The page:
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Posts Tagged ‘Richard Nixon Presidency’

“CBS News Correspondent Roger Mudd- CBS News covering President Richard Nixon’s resignation speech in August, 1974. (I wasn’t born yet!) …”

Source: This piece was originally posted at The New Democrat

CBS News covering President Richard Nixon’s resignation speech in August, 1974. (I wasn’t born yet!) Of course because of President Nixon’s involvement in the Watergate break in in 1972 where employees of the Richard Nixon Reelection Campaign, broke into Democratic National Headquarters at the Watergate Hotel in Washington in the summer of 1972. After it became clear because of President Nixon’s presidential tapes that the President ordered the coverup. he lost most of whatever support he had left in Congress. At least enough in the House and even in his own party to prevent him from being impeached by the House with a bipartisan majority and win a conviction trial in the Senate. The President would have been impeached by the House and convicted by the Senate. That is how Congress can remove the President and Vice President from office. Congressional Republicans led by Senator Barry Goldwater, but Senate Minority Leader Hugh Scott and House Minority Leader John Rhodes, told President Nixon that the gig was up, so to speak. Went to the White House and told the President he can’t survive Watergate and if he tries to he’ll be removed from off by Congress.

That is why President Richard Nixon resigned from office. Because had he not he would have faced a worst embarressment of being removed from office by Congress and perhaps losing half of his own party in the House and Senate on those votes. Senate Republicans told President Nixon that he might have twenty votes for acquittal in the Senate if it went that far. You need 34 to defeat impeachment in the Senate and Republicans had 45 seats in the Senate in that Congress. More than enough to defeat an impeachment trial if they’re united on it. President Nixon had calculated that he would probably get impeached by the Democratic House that had roughly 260 seats, but the win the conviction trial in the Senate. But Senator Goldwater told the President that he didn’t have enough votes in the Senate for that and that he Barry Goldwater would vote for conviction. Perhaps Richard Nixon did want to end this and save the country from seeng their President impeached and convicted. But it’s clear that a big part of him resigning was to save himself from further embarrassment.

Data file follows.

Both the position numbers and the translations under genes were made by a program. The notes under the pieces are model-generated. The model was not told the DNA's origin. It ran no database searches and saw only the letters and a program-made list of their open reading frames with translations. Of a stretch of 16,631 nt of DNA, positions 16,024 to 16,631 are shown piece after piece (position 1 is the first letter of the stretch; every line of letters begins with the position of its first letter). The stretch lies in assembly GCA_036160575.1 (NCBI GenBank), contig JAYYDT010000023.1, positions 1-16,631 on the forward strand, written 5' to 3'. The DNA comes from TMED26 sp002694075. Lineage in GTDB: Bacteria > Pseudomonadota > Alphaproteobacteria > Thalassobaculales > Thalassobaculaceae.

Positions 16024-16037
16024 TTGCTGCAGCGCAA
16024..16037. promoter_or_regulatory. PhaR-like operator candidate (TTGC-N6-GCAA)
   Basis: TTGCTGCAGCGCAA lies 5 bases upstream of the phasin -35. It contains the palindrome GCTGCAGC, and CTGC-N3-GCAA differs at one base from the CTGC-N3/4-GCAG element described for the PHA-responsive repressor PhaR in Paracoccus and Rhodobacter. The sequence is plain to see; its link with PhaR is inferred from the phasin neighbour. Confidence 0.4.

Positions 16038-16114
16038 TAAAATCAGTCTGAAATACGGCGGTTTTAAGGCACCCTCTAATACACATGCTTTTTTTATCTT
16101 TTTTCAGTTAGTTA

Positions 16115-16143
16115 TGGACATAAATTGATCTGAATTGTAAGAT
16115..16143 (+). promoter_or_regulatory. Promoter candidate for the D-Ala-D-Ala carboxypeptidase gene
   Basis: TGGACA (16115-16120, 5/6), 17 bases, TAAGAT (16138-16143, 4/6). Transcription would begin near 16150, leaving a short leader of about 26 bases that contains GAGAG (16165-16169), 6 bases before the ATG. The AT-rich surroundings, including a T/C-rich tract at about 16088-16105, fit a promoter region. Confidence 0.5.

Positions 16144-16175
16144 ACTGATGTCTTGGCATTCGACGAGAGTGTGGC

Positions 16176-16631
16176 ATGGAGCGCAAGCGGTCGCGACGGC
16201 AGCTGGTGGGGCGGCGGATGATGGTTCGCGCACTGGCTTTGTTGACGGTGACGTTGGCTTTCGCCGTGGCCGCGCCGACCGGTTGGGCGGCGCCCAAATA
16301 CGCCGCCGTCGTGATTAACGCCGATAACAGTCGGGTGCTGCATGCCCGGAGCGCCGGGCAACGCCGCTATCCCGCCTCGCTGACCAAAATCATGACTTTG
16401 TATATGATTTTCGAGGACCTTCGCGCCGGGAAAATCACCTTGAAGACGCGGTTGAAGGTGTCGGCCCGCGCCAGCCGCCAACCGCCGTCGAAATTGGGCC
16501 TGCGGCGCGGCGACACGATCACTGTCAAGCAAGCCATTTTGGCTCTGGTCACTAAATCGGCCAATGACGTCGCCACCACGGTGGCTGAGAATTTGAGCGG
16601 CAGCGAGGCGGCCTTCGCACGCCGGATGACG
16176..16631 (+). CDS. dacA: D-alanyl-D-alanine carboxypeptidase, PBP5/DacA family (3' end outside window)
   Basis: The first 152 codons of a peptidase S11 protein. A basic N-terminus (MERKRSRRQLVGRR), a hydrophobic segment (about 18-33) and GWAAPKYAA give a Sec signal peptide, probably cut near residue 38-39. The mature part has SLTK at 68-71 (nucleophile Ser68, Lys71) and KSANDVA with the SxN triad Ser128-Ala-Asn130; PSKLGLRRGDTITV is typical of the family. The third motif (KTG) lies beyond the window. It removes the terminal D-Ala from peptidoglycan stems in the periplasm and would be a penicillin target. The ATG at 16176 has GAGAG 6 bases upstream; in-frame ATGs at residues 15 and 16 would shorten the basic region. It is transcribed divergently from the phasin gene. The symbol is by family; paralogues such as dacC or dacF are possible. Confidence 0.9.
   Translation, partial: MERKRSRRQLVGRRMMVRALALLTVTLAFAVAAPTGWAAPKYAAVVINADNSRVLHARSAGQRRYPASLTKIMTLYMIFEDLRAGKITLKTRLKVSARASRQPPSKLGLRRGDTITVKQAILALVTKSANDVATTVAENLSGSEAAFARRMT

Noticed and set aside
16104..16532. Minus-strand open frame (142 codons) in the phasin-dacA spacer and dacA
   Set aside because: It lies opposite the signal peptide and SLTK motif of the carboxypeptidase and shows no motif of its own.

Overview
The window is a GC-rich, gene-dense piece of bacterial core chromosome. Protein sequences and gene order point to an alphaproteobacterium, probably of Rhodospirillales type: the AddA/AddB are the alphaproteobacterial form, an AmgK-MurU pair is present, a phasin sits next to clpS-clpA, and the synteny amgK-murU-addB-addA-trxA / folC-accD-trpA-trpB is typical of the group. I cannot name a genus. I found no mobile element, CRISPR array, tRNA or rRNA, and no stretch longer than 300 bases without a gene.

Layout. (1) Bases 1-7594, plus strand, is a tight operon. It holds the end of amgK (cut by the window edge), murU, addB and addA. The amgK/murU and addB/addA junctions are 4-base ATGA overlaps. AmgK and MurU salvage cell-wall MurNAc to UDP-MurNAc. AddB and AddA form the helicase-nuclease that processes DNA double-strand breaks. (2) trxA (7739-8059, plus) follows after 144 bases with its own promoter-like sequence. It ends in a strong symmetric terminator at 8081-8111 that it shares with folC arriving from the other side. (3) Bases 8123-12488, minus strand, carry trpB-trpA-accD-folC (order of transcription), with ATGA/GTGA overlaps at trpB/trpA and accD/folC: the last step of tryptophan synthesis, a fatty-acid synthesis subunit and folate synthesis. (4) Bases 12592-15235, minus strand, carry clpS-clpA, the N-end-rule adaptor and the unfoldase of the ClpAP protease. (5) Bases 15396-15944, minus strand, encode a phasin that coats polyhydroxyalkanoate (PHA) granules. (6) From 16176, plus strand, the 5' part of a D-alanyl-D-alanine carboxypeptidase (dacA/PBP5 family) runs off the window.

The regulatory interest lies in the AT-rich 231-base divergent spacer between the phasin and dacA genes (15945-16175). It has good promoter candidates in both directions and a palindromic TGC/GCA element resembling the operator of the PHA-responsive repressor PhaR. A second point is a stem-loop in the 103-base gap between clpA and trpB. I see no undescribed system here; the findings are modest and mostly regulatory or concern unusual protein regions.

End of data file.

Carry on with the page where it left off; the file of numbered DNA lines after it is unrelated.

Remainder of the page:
This Democratic Congress of 1973-74, was ready to get past impeachment and deal with other issues. Like making sure the Vietnam War ended swiftly and properly, the country was going through a recession and lacked affordable energy, inflation was becoming a big problem, rising unemployment, etc. But just as long as President Nixon was removed one way or another from office. Whether they had to do that themselves or the President voluntarily stepped down. So as Roger Mudd and Dan Rather were talking about as far as whether the House would go through on impeachment anyway even with the President resigning, there was no appetite for that in either the Democratic Caucus or Republican Caucus. And the Democratic Senate wanted nothing to do with an impeachment trial and neither did Senate Republicans, especially if the President already decided to voluntarily resign. Richard Nixon being the master politician he was, knew when to fold and when he lost all support which is why he resigned from office.

World Opinion Forum-CBS News: Coverage of President Richard Nixon’s Resignation- Roger Mudd vs Dan Rather: ‘Go Soft on Nixon’

 

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Face The Nation

Face The Nation

Source: CBS News: Face The Nation With Bob Schieffer: The Confident Defeat That Wasn’t

The fact is there wasn’t any Democrat who could even beat President Nixon in 1972, or even give him a tough race, was because of the disarray in the Democratic Party between it’s center-Left and Far-Left. Similar to how the Republican Party is today. And there wasn’t a Democrat who could bring those two sides together. But even without the emergence of the McGovernites that put all of their support behind Senator George McGovern in 1972, I think they would have a hard time defeating President Nixon. Because of the emerging Southern base in the Republican Party and that the Democrats hadn’t locked down the Northeast and West Coast, as well as big Midwestern cities as far as their base. African-Americans and Latinos, were still voting Republican in 1972.

Compared with the late 1960s at least 1972 looked like a fairly peaceful and establishment friendly year. And when that is the case the party in power and that is the party with the presidency, tends to do well. Even if the young Baby Boomers and the broader New-Left in the Democratic Party felt differently. The Vietnam War was ending, America was negotiating with Russia and China and opening up a relationship with the People’s Republic of China. The country by in large felt pretty good. The Great Deflation of the 1970s that basically hammered the American economy from really 1973 on, hadn’t happen yet. So when the country is like this they tend to feel fairly good and aren’t looking for a change in leadership.

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